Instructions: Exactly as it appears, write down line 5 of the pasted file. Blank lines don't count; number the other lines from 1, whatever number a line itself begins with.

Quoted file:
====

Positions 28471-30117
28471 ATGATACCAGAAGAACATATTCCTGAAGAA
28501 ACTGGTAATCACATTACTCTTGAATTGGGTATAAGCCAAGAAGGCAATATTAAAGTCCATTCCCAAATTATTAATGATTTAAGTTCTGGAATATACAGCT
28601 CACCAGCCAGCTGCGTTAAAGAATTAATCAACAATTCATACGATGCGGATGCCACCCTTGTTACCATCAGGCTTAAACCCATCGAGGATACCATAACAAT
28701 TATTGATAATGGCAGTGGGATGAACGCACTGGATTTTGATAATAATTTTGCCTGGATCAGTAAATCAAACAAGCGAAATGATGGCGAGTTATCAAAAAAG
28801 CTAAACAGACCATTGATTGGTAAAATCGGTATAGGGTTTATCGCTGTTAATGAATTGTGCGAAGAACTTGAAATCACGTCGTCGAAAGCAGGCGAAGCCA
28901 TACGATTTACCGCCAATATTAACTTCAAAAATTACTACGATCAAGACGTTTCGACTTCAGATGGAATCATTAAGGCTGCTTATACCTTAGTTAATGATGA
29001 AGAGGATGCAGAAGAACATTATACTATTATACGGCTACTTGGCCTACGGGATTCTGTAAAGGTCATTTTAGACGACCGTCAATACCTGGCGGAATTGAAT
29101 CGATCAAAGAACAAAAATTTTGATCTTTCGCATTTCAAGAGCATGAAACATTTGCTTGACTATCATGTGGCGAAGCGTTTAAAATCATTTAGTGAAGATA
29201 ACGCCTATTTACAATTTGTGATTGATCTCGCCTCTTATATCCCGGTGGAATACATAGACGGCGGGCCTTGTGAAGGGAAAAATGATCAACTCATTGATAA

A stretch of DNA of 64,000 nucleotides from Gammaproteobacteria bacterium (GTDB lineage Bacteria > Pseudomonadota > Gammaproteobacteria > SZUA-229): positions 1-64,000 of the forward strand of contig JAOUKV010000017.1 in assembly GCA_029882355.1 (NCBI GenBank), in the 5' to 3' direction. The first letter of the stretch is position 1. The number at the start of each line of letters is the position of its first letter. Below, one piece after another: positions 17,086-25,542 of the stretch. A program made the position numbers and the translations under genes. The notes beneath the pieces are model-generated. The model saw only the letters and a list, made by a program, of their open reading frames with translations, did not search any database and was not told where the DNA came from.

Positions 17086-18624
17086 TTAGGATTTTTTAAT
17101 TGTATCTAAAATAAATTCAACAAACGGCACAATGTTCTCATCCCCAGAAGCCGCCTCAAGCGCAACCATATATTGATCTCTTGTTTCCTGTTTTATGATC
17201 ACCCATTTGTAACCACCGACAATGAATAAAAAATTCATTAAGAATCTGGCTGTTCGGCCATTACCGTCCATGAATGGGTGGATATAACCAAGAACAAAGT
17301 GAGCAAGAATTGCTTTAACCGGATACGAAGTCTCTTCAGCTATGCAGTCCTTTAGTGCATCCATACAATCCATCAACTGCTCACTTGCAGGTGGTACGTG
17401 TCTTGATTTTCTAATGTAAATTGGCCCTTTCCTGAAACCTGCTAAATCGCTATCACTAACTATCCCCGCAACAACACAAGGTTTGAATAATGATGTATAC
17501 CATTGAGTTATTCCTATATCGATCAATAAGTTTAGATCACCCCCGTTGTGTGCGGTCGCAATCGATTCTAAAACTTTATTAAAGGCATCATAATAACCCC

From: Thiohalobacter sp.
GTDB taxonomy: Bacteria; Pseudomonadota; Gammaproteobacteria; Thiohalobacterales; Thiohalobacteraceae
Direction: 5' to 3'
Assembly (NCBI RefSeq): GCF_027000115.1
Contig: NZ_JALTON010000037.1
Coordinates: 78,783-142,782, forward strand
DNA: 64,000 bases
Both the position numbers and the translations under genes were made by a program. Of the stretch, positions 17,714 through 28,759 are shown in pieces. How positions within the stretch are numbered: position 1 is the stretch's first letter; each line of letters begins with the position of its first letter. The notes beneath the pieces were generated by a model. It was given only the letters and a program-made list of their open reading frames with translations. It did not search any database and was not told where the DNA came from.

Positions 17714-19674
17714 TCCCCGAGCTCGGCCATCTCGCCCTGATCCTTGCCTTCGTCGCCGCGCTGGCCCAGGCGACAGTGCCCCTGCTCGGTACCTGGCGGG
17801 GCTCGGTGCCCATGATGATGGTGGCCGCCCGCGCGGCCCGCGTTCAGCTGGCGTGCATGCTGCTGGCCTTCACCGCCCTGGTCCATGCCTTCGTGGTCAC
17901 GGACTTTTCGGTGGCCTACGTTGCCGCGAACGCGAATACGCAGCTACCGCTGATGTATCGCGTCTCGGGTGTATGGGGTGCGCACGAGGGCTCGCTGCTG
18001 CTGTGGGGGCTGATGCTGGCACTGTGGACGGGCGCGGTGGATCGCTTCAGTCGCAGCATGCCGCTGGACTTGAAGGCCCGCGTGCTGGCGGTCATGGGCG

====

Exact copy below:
28701 TATTGATAATGGCAGTGGGATGAACGCACTGGATTTTGATAATAATTTTGCCTGGATCAGTAAATCAAACAAGCGAAATGATGGCGAGTTATCAAAAAAG